Friday, February 24, 2012
It appears that I'm not the most regular blogger...I'm a few months into the interesting transition between living and working in Boston to shipping off to Benin in June. Although I'd been expecting to leave for Peace Corps in late November initially, I'm really glad that I've ended up having this extra half year. I had a great Christmas with my family in our new home of Franklin, West Virginia - and then headed back to Boston with Mom for a week of packing, cutting back on stuff, and training my replacement at work. The packing goal: to fit everything I own into our family's van and drive it up to the Adirondacks for storage. Cutting my half of a fully furnished apartment down that much was an interesting adventure, to say the least. In the end, I delivered a full car load of clothes and things to Goodwill, and recruited various friends to serve as "foster parents" for my couch, folding screen, glider rocker, painted wood rug, and guitar. I may or may not reclaim these things later, when (if?) I'm back in the area.
We were determined to fit my beloved dresser in to the van - I've had the same dresser since I was a little girl, and it was a dormatory dresser before my parents got it for me. But despite our best efforts, it was not to be - there was no way it would fit. So late at night, I deposited it on the curb on our street in Jamaica Plain, along with a sign providing a brief biography of the dresser's adventures thus far. Someone must have found the story touching (or the idea of a great free dresser appealing), because when I came outside again 20 minutes later it - and my sign - were completely gone. It was sort of exhilarating, really - to see how quickly something I no longer needed was able to meet someone else's need. Getting rid of things can feel very freeing when you get around to it. And it's nice to know that when I get back from Benin, the only things I'll have in storage here are ones that I really love and need.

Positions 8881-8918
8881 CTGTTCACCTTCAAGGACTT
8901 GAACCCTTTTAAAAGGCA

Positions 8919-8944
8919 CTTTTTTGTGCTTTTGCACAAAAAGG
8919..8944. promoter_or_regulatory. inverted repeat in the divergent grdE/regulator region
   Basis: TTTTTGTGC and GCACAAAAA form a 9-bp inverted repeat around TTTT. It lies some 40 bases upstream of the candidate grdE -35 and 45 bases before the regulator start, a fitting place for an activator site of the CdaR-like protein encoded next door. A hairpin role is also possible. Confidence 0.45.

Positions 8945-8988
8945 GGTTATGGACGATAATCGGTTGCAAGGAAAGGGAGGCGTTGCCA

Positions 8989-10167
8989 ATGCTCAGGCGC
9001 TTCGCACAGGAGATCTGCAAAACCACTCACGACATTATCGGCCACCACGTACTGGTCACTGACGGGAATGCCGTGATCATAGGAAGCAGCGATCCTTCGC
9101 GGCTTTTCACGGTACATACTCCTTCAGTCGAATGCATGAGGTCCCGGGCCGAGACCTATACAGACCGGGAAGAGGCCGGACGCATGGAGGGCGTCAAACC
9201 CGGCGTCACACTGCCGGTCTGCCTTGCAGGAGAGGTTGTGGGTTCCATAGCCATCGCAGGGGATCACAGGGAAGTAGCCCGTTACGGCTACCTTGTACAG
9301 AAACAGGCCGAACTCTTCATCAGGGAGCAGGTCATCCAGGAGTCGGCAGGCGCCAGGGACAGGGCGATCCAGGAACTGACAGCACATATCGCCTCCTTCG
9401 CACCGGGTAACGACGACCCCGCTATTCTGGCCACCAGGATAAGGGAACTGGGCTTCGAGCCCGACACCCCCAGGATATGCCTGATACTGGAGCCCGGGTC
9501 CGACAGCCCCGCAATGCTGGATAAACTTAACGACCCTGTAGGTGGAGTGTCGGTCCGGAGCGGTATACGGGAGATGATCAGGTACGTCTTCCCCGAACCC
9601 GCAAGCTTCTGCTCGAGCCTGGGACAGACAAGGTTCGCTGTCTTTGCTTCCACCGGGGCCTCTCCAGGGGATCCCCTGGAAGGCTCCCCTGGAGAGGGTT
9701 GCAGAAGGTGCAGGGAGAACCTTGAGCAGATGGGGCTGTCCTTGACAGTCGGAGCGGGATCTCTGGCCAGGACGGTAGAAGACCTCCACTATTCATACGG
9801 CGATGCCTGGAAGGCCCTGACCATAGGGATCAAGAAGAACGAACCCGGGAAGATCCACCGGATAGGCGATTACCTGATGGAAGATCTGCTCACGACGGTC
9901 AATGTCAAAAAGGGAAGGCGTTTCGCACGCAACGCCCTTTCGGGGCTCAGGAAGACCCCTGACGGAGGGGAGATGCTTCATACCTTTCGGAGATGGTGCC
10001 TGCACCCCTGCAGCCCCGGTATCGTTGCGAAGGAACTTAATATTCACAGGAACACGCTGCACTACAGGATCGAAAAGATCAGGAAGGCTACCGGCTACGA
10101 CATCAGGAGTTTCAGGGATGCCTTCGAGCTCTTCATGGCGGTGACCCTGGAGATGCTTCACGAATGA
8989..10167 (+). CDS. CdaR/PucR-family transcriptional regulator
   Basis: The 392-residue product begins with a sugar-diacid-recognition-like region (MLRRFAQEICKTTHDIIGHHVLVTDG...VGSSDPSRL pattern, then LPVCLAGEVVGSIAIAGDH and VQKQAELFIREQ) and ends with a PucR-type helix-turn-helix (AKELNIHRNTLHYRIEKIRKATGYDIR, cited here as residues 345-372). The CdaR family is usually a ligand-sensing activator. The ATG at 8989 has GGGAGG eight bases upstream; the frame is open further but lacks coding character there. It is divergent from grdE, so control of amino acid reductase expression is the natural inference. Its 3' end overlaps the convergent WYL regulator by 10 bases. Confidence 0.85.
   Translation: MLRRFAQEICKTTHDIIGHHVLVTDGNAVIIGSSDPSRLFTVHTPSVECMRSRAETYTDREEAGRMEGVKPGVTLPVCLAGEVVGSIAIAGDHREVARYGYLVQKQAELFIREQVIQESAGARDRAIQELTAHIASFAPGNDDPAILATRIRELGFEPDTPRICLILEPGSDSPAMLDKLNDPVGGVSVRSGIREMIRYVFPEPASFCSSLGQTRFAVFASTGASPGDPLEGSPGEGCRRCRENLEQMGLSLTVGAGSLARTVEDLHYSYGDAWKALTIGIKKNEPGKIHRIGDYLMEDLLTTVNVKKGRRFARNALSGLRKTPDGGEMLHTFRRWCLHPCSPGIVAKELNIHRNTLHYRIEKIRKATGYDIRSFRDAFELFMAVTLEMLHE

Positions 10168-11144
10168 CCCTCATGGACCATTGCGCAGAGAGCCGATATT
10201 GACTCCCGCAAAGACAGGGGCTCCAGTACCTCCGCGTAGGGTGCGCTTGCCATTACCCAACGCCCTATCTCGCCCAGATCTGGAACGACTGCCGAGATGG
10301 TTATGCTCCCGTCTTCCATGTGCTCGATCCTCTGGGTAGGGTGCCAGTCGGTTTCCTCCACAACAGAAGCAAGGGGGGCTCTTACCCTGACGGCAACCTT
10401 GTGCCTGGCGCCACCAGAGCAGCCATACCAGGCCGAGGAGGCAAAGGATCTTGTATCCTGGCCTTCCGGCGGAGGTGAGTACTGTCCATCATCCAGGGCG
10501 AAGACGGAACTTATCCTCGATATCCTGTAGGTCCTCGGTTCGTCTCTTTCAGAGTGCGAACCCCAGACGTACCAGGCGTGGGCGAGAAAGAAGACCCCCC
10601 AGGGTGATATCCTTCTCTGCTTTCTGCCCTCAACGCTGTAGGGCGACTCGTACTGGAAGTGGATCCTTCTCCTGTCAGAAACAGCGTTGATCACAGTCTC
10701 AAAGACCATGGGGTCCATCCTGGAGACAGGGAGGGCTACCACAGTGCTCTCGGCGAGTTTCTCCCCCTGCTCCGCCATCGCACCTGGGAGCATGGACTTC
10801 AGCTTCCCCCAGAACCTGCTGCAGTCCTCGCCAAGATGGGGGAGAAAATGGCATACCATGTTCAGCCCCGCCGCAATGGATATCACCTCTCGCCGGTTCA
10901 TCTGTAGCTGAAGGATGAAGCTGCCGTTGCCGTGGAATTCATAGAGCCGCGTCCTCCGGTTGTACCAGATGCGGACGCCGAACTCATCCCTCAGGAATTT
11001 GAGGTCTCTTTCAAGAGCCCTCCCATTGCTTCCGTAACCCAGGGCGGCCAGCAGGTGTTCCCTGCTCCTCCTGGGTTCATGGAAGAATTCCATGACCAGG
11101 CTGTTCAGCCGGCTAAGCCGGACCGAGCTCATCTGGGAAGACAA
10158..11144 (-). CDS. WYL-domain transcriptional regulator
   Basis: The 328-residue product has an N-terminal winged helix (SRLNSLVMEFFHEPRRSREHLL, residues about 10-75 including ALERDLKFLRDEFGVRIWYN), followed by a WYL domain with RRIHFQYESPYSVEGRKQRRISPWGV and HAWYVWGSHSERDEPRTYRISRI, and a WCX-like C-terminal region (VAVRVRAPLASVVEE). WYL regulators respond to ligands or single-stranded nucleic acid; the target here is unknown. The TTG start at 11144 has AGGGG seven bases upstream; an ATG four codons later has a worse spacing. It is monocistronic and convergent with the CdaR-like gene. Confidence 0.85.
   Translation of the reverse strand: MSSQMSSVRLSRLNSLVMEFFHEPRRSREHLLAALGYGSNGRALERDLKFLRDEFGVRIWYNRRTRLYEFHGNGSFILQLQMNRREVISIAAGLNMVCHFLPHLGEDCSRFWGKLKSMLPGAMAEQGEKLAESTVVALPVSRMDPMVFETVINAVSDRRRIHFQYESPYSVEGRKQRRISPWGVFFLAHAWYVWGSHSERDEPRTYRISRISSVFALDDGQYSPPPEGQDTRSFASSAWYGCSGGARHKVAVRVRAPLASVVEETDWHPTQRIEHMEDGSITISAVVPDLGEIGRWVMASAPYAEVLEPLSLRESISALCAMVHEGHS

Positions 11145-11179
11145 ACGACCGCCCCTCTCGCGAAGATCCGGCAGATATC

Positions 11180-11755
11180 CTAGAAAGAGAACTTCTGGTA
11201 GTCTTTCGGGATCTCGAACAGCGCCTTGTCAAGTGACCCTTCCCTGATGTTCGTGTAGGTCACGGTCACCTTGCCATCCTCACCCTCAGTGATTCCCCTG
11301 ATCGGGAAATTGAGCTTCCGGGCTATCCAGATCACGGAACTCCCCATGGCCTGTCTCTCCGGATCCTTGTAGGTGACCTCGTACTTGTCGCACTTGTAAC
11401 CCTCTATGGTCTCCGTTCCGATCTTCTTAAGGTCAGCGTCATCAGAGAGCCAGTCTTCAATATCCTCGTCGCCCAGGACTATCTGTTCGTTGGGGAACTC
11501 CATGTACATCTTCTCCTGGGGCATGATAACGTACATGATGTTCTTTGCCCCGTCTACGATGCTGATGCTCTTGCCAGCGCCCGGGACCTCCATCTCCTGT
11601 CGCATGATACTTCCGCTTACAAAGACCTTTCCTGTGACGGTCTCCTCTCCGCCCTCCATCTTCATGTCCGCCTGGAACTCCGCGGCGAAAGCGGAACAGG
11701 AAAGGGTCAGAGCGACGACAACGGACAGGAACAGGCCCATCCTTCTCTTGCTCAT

My dresser on the curb. The sign reads: "Free - well-loved dresser. I have lived in a dorm room in Paul Smiths, NY, been painted with unicorns for a little girl's room, and followed that same (now bigger) girl to her first job in Boston. She's off to the Peace Corps and I'm looking for a new home/adventure! -the Dresser
After we delivered the stuff that made the final cut to the Adirondacks, squeezing in a quick cross-country ski while we were there, it was down to New York City for a night at the Opera and then back to West Virginia. I've spent the past month here, getting to know a new place, enjoying spending time with my family and interning at Future Generations, a nonprofit where my Dad works. My project has involved creating Ecology and Geology "discovery guides" - sort of self-paced Environmental Education related documents about this area, giving background information and suggesting activities for visitors. It's really been the perfect way to get to know a new place. And it feels sort of cool to go to work with Dad - kind of like a month-long "take your daughter to work day."
A scene from our daily commute to work in West Virginia
My internship at Future Generations is drawing to a close, and next week I'm off to California to intern at an organic farm for three months to get ready for the Peace Corps. I'll be one of around 12 interns, living, cooking, and working together. The farm is really large - they have a big orchard as well as vegetables. We work on the farm in the morning, and have classes on topics like soil science and compost in the afternoons. It really seems like such a perfect way to get ready for Peace Corps. And lots of fun, too!
Lastly, I'm working on my French - in fun ways, like reading books. I just finished my first free reading book in French - Une Saison au Congo, by Aime Cesaire. It was a play about the Democratic Republic of Congo's transition to independence. Lots of bombastic speeches with big words. But also very educational - I've been interested in DRC's history for a while. Now I'm on to Madame Ba by Erik Orsenna, a book written from the perspective of a woman from Mali applying for a visa to go to France. I really love it so far - I'd recommend it to any French speakers, or to English speakers if there's a good translation out there :) And I've started watching a French African soap opera online: Le Coeur D'Amour (the heart of love). It's as cheesy as it sounds. But it lets me hear the kinds of accents I'll encounter in Benin.
All it all, I'm having fun. Everything about this Peace Corps timing and the opportunities I've been having feels just right.